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electric vehicle for masses (002).jpg General Motors
Affordability will drive EV success, Reuters webinar panelists say.

‘EVs for Millions, Not Just Millionaires’

An industry panel discusses how to lower electric-vehicle prices to foster mass appeal.

As Volkswagen vies to become a major player in a growing electric-vehicle market, the German automaker’s philosophy is “EVs for millions, not just millionaires,” says company executive Reinhard Fischer.

After all, Volkswagen means “people’s car” in German. (For the record, VW will not turn away 1-percenters who want to buy its vehicles, EVs or otherwise.)

But the car company seeks to price its EV lineup for mass appeal, says Fischer, senior vice president-VW Group and VW North American Region Strategy at Volkswagen of America.

The current VW ID.4 battery-electric model is priced at $40,000. Due out is a version with less battery capacity but stickered at $35,000.

“Our target is (a BEV model) under $30,000,” Fischer says during a Reuters webinar on automotive trends and strategies. “We wouldn’t be VW if we didn’t believe in EVs for everyone.”

Webinar co-participant Jonathan Weinberg of General Motors notes its Chevrolet Bolt BEV already is under $30,000. (In contrast, the new GMC Hummer EV is $108,700.)

BEVs currently cost more than vehicles with traditional internal-combustion engines. For BEVs to gain mass-market allure, “we need to make them affordable,” says Weinberg, GM’s chief advocate–Global Transportation Technology.

Both he and Fischer agree one way to lower electrified-vehicle prices is for automakers to diligently oversee a strong and efficient supply chain. “We need to make the supply chain more predictable and secure,” Weinberg says. “Regulatory and supply-chain certainty are musts.”

The industry “also must figure out new battery chemistry requiring less cobalt,” he says, referring to a pricy material used to make BEV batteries (see graphic, below).

ElementsEV battery composition (Elements).jpg

Modern automotive supply chains are vital but sometimes are victims of disruptive unknowns.

For example, currently “the spotlight is on what’s happening globally with the supply chain and the microchip shortage” that has hobbled auto production, says webinar co-panelist Bill Schumacher, senior director-Global Automotive Industry Solutions at software company HERE Technologies.

“Manufacturers are reliant on a global supply chain,” he adds, citing a complex interdependent web.

“People who work for supply-chain teams are worth their weight in gold,” says event moderator Roger Atkins, founder of consultancy Electric Vehicles Outlook.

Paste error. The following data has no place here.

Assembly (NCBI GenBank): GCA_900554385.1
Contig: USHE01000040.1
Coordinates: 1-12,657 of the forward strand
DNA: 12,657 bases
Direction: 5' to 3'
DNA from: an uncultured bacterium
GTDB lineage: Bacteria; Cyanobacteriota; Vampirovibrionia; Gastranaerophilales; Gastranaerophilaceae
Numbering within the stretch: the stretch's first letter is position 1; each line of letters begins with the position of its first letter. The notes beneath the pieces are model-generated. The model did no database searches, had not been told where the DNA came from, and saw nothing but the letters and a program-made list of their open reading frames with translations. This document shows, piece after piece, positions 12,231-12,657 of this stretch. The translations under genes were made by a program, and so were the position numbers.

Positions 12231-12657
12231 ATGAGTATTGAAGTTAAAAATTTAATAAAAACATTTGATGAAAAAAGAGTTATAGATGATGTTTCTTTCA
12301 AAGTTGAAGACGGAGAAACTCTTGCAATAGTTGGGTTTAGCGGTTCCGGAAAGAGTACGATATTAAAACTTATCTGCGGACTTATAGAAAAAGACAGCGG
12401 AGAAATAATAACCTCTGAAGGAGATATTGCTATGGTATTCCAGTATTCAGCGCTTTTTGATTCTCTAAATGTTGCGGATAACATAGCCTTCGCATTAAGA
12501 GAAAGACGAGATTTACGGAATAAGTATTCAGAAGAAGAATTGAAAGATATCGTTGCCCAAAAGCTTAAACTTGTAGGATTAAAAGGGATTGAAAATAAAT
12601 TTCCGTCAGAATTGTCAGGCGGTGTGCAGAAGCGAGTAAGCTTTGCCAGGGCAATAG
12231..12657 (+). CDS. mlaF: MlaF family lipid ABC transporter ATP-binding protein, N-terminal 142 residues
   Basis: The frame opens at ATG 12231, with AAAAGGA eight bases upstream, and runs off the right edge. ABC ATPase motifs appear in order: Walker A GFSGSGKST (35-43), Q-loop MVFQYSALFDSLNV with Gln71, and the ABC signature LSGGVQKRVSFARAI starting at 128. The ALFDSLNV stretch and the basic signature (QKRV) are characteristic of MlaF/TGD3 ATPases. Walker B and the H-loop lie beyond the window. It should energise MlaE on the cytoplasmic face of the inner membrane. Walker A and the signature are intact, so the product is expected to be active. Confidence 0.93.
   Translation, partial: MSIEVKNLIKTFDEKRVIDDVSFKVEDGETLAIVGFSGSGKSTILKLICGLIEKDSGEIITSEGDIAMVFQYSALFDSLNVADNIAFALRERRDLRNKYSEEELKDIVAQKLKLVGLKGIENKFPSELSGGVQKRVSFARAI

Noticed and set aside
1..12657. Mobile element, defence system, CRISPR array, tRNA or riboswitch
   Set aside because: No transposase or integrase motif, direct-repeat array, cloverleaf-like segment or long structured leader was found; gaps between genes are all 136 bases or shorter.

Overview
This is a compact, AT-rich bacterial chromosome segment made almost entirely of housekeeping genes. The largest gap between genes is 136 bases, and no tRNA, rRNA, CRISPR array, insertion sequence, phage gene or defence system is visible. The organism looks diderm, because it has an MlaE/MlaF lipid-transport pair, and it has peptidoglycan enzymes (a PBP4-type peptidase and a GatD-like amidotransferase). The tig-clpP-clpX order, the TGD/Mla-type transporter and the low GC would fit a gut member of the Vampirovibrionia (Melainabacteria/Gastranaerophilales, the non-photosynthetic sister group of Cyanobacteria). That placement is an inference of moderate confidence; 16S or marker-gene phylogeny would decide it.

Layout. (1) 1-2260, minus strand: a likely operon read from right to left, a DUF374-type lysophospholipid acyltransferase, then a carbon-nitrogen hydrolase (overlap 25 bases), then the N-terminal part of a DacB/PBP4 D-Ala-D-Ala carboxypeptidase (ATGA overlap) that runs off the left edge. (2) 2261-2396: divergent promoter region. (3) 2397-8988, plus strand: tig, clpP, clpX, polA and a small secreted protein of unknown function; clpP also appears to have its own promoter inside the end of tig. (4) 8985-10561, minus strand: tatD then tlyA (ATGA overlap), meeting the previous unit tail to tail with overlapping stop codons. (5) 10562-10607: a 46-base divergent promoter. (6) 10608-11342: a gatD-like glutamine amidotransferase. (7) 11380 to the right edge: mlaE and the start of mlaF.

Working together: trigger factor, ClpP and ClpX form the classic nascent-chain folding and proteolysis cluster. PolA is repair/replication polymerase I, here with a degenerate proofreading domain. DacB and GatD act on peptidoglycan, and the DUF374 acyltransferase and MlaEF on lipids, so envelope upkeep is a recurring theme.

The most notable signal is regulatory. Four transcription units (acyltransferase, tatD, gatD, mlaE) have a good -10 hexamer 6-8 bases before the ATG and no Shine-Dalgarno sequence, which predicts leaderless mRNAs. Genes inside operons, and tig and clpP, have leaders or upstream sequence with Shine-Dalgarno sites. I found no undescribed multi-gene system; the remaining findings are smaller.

With an eye toward lower supply costs and more predictable parts deliveries, some automakers are forming their own supply subsidiaries. For instance, GM is partnering with other companies in battery and microchip production.

“It’s fairly radical, but we are going to design our own microchips with a partner,” Weinberg says. “They will be GM-specific and much more efficient.”

Atkins takes note of the early 20th-century days when Henry Ford created a system in which his namesake auto company supplied itself, right down to owning a Brazilian rubber-tree plantation for tire production.

No modern automaker plans to be that vertically integrated. But Atkins raises the notion of car companies owning their own mines to reduce procurement costs of lithium used in BEV battery production.

A supply strategy like that would “open a can of worms,” Fischer says. But, he adds, “If you are fishing, you need worms.”

Startup BEV makers are “finding that managing supply chains is difficult,” he says. “For established companies like VW, it’s what we are good at. One way to lower EV costs is to do some of the supplying yourself.”

Range anxiety remains a consumer concern. But it is nothing Fischer worries about as a BEV owner.

“It’s not on my mind anymore,” he says. “I have a charger at home, and I start out on a full charge with 300-mile (480-km) range.”

He dismisses as irrelevant some discussions centered on how long it takes to recharge a BEV from zero to 100% capacity. Fischer’s point is that few BEV owners drain all the battery power before recharging.

“As an EV owner, I can say to everyone, ‘Go out and get one,” he says.

If everybody ultimately does that, Atkins wonders if automakers can keep up with the demand.

Weinberg’s short answer: “Yes.” GM plans an all-BEV lineup by 2035.

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